It started out simply enough. One of our gaming crew had a roommate, Bob, who was thinking of getting involved in role-playing games. He had all the hallmarks of a potential RPG-er: he loved Lord of the Rings and was a fan of William Gibson, but most of all, he loved Star Wars. We were all interested in starting up a new game, so we sat down with Bob to find out just what kind of game he might be interested in.
The most underused sense in gaming is smell. This is not unnatural. The human axis of experience does not revolve around smell. Smell is the background music of our lives, never the action taking place on the screen. A particular smell may send us towards memory or thought, much the way different musical themes will do the same thing in a movie or opera. Consequently, this is what makes it so hard to implement in a game. In real life smell goes unnoticed so often that it only is noticed if there is a darn good reason for it to be. Bringing it up in a game can seem unnatural.
Talk to any Game Master and they will likely tell you the most important step for a successful campaign is introducing the Player Characters to each other. There are a variety of ways to do this, but over the years I have found certain elements are key to getting it right. Most beginning GMs underestimate the importance of the first session, and tend to overlook important warning signs. Many pitfalls and missteps can be avoided with a little preparation and a bit of forethought. So with this in mind, I have outlined a few things that have worked for me in the past.
It is time to add new words to your gamer lexicon. Both these terms (Gaymer or Dice Queen) refer to a LGBT, which stands for Lesbian, Gay, Bisexual or Trans-gendered, who is interested in RPGs, LARPs, CCGs, Miniatures and the many different games that make up the gaming community.
If you are not a Game Master, Storyteller, or Dungeon Master then read no further. If you do your dice will be horribly cursed, and you will critically fail at anything you ever attempt from this day forward... Of course, knowing players like I do I know all of you are still reading. That's fine. It won't save you.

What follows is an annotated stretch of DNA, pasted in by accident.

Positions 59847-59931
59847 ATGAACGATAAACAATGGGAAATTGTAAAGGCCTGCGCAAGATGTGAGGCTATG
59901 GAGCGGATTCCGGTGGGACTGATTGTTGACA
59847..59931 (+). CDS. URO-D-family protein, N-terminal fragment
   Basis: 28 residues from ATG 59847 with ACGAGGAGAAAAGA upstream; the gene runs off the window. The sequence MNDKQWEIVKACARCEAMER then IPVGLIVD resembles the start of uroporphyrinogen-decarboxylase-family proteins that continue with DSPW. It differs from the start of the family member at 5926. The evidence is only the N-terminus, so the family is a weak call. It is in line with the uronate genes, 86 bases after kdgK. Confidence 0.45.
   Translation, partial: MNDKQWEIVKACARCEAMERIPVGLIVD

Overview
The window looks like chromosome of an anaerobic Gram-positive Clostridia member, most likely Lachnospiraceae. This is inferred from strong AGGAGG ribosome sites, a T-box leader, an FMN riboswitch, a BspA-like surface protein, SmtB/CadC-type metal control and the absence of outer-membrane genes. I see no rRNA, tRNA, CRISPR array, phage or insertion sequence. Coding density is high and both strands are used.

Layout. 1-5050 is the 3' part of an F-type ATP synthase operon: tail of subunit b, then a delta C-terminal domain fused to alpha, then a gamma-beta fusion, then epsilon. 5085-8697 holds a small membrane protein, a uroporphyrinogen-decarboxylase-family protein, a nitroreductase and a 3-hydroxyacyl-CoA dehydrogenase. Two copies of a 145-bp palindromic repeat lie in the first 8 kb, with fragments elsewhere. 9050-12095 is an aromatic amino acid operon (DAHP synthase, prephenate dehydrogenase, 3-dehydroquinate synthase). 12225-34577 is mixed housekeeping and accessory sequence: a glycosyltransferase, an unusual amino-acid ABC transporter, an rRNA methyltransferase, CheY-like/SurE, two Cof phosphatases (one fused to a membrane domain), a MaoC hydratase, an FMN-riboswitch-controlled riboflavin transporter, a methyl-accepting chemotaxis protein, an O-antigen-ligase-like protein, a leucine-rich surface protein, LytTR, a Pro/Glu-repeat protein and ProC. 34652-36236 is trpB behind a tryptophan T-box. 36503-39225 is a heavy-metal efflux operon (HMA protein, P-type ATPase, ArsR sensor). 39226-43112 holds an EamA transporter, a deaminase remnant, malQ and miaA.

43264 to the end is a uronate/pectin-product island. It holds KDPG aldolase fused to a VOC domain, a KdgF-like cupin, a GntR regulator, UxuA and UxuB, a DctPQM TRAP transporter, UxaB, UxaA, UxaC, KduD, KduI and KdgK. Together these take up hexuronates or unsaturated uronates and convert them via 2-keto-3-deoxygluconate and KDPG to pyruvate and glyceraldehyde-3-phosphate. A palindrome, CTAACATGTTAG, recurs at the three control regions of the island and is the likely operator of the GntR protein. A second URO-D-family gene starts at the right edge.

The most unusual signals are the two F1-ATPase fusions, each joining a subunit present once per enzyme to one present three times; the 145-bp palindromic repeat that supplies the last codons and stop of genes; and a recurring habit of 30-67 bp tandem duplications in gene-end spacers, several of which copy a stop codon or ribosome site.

I am a gamer. I spend my evenings and weekends holed up in cavernous basement rooms consulting sourcebooks and to-hit charts, or running around parks and community centers in full makeup and costume playing rock-paper-scissors at various intervals. I spend my paycheck or my allowance on the latest games and supplements and mounds of polyhedral dice which have a way of turning up in the oddest places around my house or apartment. I have hundreds of stories about games I have played and characters I have known, some of which are actually interesting and funny to other people. I am a gamer, and this is how I spend my free time.
As Halloween fast approaches, our minds delve into the unholy shadows of our imagination. Fed by mortal fear, we recklessly abandon the cultural mores and amuse our most tainted desires with thoughts of evil. As the lust for darkness sends bitter chills throughout our veins, we are seduced by the calling of the bone-pale moon. Gamers assemble. It is time to play with cannibals.
The great gamers who bear the title Gamemaster are responsible for the constant flow of the adventure. They must make sure the players get every opportunity to succeed and ensure the game is consistent. For some, this means tossing dice until someone dies. For others, it involves tossing the rulebook out the window. In the end, we strive to run a smooth and exciting adventure for all who sit before us.
Sometimes we GMs need a break. Perhaps you've been running your game week after week for a year now, or perhaps the well of ideas has gone temporarily dry. If so, then a one-shot game may be just the thing for you. But hey, if you are going to run another game for just one weekend why not make it interesting? Halloween is fast approaching, and will be the perfect opportunity for a one-shot adventure.
I've been a Dungeon Master (DM) for a long time. In this time, I've seen several kinds of people take to the dice in the search of adventure. During character creation the choice of character class usually ends up with a fighter, a cleric, a magic-user/wizard, or a thief/rogue. These are the more common selections, the premier group. The process of stratification continues from the most to the least favored with the latter group including the ranger, the druid, and the illusionist.